Federal Reserve Will Probably Not Raise Interest Rates Through Early 2020
The odds are virtually nil that the Federal Reserve will raise interest rates through early 2020, according to Fed funds futures.
Driving the market’s forecast: accumulating signs that the economy is slowing and inflation remains subdued. As long as this one-two punch remains is force, which seems likely based on recent data, the central bank’s recent run of policy tightening has likely ended and may even reverse course later in the year.
Meantime, the crowd is projecting that the Fed’s target interest rate will remain stable at the current 2.25%-to-2.50% range through January 2020, based on Fed fund futures via CME. Using this market as a guide, there’s a zero probability for a rate hike through early next year. In fact, the market’s projecting a small but slowly rising chance of a rate cut, edging up to a 26% probability by next January.
Yesterday’s update on the consumer price index (CPI) supports the no-rate-hike scenario. The core reading of inflation edged down to a 2.1% annual pace (in seasonally adjusted terms) through February, reflecting a rate that’s effectively holding at the Fed’s 2% inflation target.
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The Treasury market’s implied forecast for inflation points to more of the same for the foreseeable future, based on the spread for nominal less inflation-indexed yields. The widely followed 5-year Treasury spread is currently at roughly 1.8%, suggesting that the market continues to price in expectations that the Fed’s 2% inflation target (or lower) will prevail for the near term.
Meantime, the near-flat Treasury yield curve continues to project relatively soft growth and tame inflation. For some maturities, the curve is inverted. For instance, a 1-year Treasury currently yields slightly more than a 5-year: 2.52% vs. 2.41%, based on daily data via Treasury.gov as of yesterday (March 12).
Profiling interest-rate momentum via a set of exponential moving averages suggests that rates will remain flat if not tick lower in the days and weeks ahead. The benchmark 10-year Treasury yield, for instance, continues to reflect a strong downside bias via this analysis.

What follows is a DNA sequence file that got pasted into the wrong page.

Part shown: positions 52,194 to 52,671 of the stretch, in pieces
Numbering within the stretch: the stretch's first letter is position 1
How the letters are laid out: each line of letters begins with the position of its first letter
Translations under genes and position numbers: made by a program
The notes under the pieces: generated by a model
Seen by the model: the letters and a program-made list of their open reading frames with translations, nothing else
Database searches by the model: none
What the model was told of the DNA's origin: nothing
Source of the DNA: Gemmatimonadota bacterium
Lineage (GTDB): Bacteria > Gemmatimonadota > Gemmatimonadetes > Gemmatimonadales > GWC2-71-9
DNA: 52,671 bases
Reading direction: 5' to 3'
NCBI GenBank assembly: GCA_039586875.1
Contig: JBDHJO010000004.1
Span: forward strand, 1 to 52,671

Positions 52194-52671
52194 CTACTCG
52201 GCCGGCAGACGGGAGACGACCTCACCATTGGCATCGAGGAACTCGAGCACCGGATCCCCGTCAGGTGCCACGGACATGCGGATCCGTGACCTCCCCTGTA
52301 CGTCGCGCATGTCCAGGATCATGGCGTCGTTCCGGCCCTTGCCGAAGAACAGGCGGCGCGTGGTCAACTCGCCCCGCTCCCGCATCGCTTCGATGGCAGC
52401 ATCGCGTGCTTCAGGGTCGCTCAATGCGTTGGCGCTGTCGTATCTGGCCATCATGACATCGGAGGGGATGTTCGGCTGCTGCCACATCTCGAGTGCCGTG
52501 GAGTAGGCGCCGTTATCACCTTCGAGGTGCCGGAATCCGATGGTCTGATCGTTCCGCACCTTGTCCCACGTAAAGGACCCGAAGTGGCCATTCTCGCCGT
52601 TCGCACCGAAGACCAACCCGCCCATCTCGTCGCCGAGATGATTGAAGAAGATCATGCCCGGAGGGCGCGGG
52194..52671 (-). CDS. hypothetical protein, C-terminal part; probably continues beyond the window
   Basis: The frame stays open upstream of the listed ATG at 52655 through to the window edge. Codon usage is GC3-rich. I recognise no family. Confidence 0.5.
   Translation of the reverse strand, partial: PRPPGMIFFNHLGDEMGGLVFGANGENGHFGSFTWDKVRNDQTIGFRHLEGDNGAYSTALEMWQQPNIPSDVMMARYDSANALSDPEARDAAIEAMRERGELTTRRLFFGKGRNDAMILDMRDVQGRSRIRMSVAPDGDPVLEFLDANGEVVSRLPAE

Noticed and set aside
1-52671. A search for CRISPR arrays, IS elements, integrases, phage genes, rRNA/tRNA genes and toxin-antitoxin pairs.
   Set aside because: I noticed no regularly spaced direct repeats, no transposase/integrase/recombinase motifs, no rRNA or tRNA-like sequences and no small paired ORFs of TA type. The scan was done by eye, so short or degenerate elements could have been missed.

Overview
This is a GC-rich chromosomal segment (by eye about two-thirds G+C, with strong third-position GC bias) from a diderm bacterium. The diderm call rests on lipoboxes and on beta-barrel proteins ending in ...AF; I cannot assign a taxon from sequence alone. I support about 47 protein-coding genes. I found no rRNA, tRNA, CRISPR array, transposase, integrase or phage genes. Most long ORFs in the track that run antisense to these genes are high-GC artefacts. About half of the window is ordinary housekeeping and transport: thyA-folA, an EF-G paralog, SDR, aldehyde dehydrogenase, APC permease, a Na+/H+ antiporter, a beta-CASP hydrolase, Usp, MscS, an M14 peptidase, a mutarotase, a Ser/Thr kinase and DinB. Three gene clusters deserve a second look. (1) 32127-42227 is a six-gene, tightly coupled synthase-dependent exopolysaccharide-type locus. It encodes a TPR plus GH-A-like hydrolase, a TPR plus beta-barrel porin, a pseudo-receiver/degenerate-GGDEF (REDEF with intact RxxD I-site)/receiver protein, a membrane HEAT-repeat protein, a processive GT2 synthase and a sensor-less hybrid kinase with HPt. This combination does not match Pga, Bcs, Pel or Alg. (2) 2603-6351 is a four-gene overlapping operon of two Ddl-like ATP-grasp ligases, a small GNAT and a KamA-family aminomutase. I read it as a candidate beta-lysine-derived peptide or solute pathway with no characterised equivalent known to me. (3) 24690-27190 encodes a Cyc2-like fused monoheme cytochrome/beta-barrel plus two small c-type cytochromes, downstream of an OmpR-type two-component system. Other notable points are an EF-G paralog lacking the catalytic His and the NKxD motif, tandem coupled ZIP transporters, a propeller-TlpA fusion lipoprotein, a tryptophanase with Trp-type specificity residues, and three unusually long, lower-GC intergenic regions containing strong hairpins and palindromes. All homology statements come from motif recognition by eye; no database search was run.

The 2-Year yield, which is considered a proxy for Fed policy expectations, appears to be at a tipping point in transitioning to a downside bias.
The critical factor, of course, is the economy, but the recent downshift in growth indicates that an upside breakout for inflation or interest rates is unlikely. Gross domestic product (GDP) rose a moderate 2.6% in last year’s fourth quarter,marking the second straight quarter of deceleration.
Several nowcasts anticipate that GDP growth will continue to slide in this year’s first quarter. For example, the Atlanta Fed’s GDPNow model is projecting that output will decelerate to a near-flat rise of just 0.2% in Q1, as of the March 11 estimate.
The economy’s risk outlook, in short, looks firmly skewed to the downside. The probability of recession remains low, at least for now, but the possibility of contraction is edging higher, if only on the margins.
Nonetheless, Fed Chairman Jay Powell on Sunday said that “the outlook for our economy, in my view, is a favorable one.” He did, however, recognize that the macro trend is downshifting. “I think growth this year will be slower than last year. Last year was the highest growth that we’ve experienced since the financial crisis, really in more than 10 years. This year, I expect that growth will continue to be positive and continue to be at a healthy rate.”
Powell’s relatively upbeat assessment provides a baseline for managing expectations by comparing future comments with his latest outlook. Meantime, it’s fair to say that the Fed chair sees limited upside risks for economic growth and inflation. In other words, the case for expecting more rate hikes is on ice until the incoming data tells us otherwise.